While we proudly care for five new scimitar-horned oryx at the Dallas Zoo, these African antelope are making huge strides across the world – they’re rebounding from extinction in the wild.
Due to over-hunting, human encroachment and drought, it’s been 30 years since the oryx was last seen in Chad – until now.
Thanks to zoos and other private groups, these beautiful antelope were successfully preserved in human care, allowing a wild bounce-back this year.
In a rare and daring move, the Sahara Conservation Fund and the governments of Abu Dhabi and Chad, released a small herd of 25 oryx back into the desert with GPS radio collars in August.
“This is why you start working in zoos, for outcomes like this,” mammal curator Keith Zdrojewski said. “It’s rewarding to work with an animal that is so rare. And because of successful breeding programs, these animals are now able to go back to their native country.”
The scimitar-horned oryx has long been the most iconic animal in Chad. Tremendously adapted for desert life, oryx are equipped to conserve water, allowing them to go for long periods without drinking.
Their stunning, sharp-tipped horns curve all the way over their backs, and also represent their name – “scimitar” derives from the long, curved Arabian swords used for centuries.
One of our new female oryx hails from Fossil Rim Wildlife Center in Glen Rose, Texas, where she was part of a critical study to determine if GPS collars would negatively affect the behavior of newly wild oryx. And good news – they don’t.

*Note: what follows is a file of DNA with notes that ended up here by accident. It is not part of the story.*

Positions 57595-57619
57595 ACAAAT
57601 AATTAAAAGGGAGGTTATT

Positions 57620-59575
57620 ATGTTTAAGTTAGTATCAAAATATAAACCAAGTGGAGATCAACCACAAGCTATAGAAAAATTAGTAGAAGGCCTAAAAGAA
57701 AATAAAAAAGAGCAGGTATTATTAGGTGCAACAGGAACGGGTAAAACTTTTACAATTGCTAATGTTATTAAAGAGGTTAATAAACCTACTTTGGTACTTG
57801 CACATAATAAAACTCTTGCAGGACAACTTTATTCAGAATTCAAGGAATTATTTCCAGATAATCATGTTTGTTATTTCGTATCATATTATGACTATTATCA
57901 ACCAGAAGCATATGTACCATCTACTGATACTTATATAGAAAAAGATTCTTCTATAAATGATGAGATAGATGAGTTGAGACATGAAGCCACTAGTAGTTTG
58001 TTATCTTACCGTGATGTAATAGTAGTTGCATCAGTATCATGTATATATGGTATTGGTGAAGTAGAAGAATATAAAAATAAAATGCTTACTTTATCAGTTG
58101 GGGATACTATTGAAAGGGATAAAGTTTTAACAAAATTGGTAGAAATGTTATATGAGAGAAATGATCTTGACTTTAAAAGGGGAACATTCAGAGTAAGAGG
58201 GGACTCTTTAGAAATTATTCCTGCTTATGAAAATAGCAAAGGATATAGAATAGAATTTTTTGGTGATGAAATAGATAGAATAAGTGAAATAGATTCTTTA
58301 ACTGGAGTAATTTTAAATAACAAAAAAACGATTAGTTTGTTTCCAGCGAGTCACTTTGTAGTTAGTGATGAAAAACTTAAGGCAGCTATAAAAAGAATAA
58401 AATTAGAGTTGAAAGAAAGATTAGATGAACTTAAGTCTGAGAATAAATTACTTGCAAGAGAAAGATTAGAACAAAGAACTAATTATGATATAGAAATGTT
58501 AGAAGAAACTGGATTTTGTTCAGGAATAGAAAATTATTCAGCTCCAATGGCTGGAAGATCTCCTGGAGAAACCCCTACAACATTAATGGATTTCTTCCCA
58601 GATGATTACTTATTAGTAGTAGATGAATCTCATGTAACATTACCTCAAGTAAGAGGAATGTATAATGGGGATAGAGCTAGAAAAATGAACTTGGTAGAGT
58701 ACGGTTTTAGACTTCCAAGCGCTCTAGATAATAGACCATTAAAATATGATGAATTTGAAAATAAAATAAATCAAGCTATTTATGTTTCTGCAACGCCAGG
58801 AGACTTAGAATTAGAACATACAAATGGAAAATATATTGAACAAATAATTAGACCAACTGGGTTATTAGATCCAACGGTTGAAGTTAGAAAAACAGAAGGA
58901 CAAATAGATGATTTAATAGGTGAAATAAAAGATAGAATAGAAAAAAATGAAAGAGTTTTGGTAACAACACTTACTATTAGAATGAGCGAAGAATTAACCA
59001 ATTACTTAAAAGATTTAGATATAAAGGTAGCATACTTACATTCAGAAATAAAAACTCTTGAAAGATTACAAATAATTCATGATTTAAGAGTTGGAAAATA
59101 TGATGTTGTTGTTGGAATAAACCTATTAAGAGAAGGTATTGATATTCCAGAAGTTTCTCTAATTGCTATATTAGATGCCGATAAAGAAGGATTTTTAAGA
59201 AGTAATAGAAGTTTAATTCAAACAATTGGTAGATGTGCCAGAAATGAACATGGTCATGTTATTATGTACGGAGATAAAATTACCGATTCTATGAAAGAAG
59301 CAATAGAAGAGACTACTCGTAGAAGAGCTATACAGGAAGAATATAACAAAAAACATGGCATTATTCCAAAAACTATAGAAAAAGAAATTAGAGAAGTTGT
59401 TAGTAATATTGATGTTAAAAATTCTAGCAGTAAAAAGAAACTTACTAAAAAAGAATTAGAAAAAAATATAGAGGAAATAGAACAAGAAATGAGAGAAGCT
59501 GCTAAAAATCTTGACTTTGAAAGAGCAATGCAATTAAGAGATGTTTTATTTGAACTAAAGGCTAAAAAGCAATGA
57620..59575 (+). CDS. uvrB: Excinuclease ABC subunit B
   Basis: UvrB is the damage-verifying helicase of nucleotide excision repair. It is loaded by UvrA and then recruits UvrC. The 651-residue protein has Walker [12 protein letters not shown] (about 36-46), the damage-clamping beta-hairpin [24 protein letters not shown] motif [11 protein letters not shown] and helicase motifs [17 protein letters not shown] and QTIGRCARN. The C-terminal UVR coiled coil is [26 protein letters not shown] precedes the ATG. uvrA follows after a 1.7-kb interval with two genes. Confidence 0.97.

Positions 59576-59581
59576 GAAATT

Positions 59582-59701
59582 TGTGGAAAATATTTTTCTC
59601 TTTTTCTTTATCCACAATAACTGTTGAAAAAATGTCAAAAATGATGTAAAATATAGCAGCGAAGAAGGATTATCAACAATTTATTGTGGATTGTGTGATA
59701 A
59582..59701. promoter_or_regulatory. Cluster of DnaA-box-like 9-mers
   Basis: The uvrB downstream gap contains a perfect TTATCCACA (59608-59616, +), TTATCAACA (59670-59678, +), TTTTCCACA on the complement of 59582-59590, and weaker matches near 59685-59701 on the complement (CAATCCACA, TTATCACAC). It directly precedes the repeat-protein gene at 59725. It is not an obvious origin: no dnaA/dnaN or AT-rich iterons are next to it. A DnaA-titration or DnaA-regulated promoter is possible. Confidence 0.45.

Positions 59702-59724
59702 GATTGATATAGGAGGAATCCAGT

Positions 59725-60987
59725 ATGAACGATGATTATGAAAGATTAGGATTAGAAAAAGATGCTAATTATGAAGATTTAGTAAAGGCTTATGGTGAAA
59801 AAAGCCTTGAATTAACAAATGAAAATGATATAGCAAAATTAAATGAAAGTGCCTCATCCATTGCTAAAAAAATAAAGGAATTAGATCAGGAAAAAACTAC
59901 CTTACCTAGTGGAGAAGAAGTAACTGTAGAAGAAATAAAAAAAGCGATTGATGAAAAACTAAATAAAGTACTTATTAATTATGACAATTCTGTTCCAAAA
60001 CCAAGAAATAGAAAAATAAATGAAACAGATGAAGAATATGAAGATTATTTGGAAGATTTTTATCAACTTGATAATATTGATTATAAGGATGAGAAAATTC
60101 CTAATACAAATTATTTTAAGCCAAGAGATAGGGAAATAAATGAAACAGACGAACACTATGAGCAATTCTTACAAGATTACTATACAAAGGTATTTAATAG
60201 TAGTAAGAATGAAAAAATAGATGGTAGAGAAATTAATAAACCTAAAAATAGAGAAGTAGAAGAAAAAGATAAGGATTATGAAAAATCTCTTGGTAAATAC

While our female wasn’t one of the oryx chosen to be released back into Chad, we’re honored to care for this special girl, along with three other females and a breeding male.
Here on an Association of Zoos and Aquariums Scimitar-Horned Oryx Species Survival Plan breeding recommendation, our new residents may add some much-needed tiny additions to the population. Visit our herd (video of them playing below!) in the desert exhibit off the monorail.
The Sahara Conservation Fund (SCF), the only organization committed to conserving wildlife of the Sahara and its bordering Sahelian grasslands, also partnered with the Smithsonian Conservation Biology Institute and the Zoological Society of London to make this release possible. Now, SCF faces its biggest challenge ahead – ensuring that these oryx, and future released herds, can thrive in the desert for generations to come.
A sign they’re already on the right track: the first wild-born scimitar-horned oryx in three decades was just warmly welcomed to the arid land. Follow SCF as they share updates on this momentous herd.
Watch video captured by keeper Laura Frazier of our females chasing each other!